Thursday, December 5, 2013

You Can't Always Get What You Want

Having it all. Sounds good, doesn't it? But what does "all" mean?

Well, it means that a woman tackles a successful career, meets male version of herself who has an equally successful career. Then they establish an egalitarian household where they split laundry and dinner duty, and have two children at perfectly scheduled intervals.
That does sound like "all." But it's not my "all." 

My "all" is different, and so is yours, I'm guessing. Except the only "all" we hear about is the above one.

Delia Ephron made me think with her article, "You Can’t Have It All, but You Can Have Cake." She begins with a rambling description of her love of bakeries, and the reader does wonder where she's going with this. 

She then jumps to Sheryl Sandberg and her premise of having it "all," which echoes the above scenario. But, Ephron points out, Sandberg's "all" differs by individual, situation, choices, even by society.

For instance, in my case, I seem to take after an ancestral quirk in that I occasionally believe that I must be deathly ill, but no way would I actually go to a doctor. In that time span, my "all" is simple, beautiful, august, life. Grant me that, O Lord, and I shall never bother Thee again, I pray. Then it turns out that the malady was caused by my own overwrought nerves expecting the worst. 

Well then. My "all" is now health, and tripping over an eligible bachelor who is witty, confident, learned, and employed in the manner which I have become accustomed. Oh, and can his mother be reasonable? How about flat-out lovely? Could he not have younger siblings that I have to humor? While I have You, I am in dire need of chic winter boots . . . 

My "all" changes, based on my own choices. "All" can be big, or it can be small. 

On top of that, we don't even know what we want.
Never underestimate the power of high school. It’s the identity everyone wants to live down, the approval everyone aspires to. Being able to check the boxes — marriage, children, career — is more important at a high school reunion than anywhere else, which is why I think that high school, not feminism, is the reason an idea of happiness got framed this way. It instantly creates the social world of high school: haves, have-nots, wannabes and freaks. Freaks are those who aspire to other versions of life, who want to march to their own tune. Thanks to this definition of success, they will always be freaks.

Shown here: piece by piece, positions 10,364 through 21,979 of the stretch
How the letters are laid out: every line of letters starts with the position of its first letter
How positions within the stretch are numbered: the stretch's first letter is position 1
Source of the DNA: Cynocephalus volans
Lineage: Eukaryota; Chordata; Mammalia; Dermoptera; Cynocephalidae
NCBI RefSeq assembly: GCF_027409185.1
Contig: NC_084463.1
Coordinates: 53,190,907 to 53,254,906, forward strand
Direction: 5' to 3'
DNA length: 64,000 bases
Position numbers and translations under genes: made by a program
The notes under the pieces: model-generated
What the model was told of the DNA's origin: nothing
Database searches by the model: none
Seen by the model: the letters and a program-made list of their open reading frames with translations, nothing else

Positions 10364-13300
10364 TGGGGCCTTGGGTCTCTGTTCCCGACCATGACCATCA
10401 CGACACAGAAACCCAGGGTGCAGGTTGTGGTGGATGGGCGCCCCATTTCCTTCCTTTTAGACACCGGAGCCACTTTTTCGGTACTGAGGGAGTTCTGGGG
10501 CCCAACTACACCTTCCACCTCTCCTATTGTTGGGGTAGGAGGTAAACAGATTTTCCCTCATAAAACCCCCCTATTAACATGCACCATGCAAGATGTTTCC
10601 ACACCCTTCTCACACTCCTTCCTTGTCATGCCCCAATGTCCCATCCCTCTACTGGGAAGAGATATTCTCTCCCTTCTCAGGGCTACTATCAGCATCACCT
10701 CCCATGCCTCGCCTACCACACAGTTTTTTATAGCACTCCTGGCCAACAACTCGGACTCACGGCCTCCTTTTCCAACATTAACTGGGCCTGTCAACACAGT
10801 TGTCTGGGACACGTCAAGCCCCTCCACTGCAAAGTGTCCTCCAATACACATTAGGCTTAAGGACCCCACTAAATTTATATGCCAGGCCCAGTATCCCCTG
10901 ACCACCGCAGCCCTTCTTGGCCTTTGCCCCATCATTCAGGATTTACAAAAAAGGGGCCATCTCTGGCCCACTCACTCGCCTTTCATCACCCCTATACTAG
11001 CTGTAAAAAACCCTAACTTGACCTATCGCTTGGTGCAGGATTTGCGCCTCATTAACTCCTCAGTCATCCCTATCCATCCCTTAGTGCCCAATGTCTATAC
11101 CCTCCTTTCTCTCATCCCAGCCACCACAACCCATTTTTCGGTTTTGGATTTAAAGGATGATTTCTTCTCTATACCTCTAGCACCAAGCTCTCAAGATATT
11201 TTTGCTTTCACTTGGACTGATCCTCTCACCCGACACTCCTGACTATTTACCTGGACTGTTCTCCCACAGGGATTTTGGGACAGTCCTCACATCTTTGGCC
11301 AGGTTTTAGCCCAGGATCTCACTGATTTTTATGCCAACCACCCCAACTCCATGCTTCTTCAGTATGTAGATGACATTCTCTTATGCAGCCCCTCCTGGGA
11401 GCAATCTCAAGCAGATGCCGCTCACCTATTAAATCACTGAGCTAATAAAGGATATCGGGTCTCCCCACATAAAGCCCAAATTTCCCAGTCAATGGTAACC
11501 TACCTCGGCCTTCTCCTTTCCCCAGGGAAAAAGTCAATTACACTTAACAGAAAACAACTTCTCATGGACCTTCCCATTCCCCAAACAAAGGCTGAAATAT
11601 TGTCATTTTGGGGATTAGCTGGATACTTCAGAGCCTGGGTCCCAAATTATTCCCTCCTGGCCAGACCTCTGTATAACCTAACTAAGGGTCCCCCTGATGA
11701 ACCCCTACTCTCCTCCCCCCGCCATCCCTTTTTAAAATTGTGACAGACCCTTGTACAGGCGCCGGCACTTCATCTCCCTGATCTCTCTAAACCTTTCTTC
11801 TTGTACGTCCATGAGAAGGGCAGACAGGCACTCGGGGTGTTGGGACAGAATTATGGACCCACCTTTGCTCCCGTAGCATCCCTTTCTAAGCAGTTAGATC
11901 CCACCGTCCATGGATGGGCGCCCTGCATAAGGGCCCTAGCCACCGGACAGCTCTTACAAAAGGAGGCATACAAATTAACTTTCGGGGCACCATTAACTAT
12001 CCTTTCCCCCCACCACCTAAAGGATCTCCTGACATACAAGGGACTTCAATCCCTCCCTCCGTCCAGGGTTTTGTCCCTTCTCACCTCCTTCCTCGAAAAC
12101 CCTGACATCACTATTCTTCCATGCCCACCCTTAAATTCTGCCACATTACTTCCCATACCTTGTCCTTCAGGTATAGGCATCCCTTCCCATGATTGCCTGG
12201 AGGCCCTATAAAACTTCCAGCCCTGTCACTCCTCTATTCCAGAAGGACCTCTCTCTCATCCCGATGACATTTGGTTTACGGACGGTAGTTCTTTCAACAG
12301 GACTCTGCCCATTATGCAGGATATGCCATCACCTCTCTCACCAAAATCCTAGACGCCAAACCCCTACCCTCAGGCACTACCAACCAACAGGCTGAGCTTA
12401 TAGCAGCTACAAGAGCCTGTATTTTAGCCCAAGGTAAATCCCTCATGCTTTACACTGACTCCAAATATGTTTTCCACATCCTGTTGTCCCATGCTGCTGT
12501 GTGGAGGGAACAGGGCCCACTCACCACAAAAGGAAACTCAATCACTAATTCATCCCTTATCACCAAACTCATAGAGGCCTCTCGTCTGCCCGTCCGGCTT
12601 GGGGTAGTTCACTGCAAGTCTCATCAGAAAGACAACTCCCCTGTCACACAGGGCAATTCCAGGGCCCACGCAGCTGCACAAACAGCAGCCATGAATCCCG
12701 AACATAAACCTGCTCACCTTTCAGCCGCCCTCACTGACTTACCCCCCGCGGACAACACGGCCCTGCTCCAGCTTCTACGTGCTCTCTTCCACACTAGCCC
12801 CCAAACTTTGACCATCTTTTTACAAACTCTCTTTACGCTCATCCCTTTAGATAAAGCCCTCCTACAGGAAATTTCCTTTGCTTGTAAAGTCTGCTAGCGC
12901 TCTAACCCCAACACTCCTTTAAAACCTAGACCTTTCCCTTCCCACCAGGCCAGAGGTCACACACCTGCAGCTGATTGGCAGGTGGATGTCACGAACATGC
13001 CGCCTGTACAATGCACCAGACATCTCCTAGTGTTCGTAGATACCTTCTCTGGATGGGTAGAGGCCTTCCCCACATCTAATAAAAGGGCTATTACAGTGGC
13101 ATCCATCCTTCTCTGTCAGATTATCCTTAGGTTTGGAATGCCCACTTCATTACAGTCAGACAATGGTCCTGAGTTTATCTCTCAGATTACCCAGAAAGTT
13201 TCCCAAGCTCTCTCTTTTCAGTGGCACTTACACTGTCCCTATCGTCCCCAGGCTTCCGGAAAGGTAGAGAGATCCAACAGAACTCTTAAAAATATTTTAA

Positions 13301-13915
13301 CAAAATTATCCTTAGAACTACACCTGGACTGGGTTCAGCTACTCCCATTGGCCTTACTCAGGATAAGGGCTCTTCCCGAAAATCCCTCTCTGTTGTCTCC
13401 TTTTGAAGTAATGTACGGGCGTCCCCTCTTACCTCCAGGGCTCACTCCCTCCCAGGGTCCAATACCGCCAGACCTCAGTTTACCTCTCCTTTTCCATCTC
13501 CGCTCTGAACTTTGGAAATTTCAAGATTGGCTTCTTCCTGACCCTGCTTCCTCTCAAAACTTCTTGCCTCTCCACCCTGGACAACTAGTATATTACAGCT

My friend Molly graduated from high school in 2003, and keeps bumping into her classmates on Facebook, even those she hasn’t spoken to since high school. Daily she is bombarded by photos and news of the have-it-alls. She keeps redefining what she wants, she says, by seeing what everyone else has.
Getting away from high school is supposed to free you from the pressure to conform. But now that there’s no getting away, high school is forever. Perhaps Sheryl Sandberg is not Queen Have-It-All. She is Prom Queen Have-It-All.
What do we want? What the popular Shprintzy in high school has, which is the fast-paced, glittering career? Is the only man worth having is one who knows how to competently fold clean t-shirts? Better yet, is that the man you really want?
Before one can have it "all," one must actually figure out what one's "all" is. 

Ephron notes that having it "all" relies on living in the moment, reveling in small pleasures, as opposed to the gradiose. That's why she loves bakeries. 
To me, having it all — if one wants to define it at all — is the magical time when what you want and what you have match up. Like an eclipse . . . This eclipse never lasts more than seven minutes and 31 seconds.
 . . . Having it all are moments in life when you suspend judgment. It’s when I attain that elusive thing called peace of mind.
Not particularly American, unquantifiable, unidentifiable, different for everyone, but you know it when you have it.
When I can't wait to go to bed because I have found a perfect book, that is an "all." When it occurs to me look up at the sky on a clear night and see the stars in their timeless glory. When a niece throws her arms around my waist and squeezes the stuffing out of me. When she goes to sleep without a fuss ten minutes later and the house is quiet, leaving me and the aforementioned book.

Sandberg, your "all" ain't my "all."     


Tovah11 said...

What a great post!
What if what we want is just not attainable ever? Do we just give in and try for another goal? I feel that I've come to a point in my life where I've realized my limitations...rather than everyone lying and saying, "you can do it". You know what? I know I can't so stop telling me.

Probably the biggest hurdle was when I decided not to have children and everyone said 'oh, you'd be a great sad." No, I wouldn't be a great mother. I'd be an adequate mother. Big difference.

I'm glad to be able to see objectively my strengths and weaknesses,

Princess Lea said...

Modifying what one wants; I linked an article about just that once:

I know, for myself, that I cannot be the driven career force AND. I tire way too easily.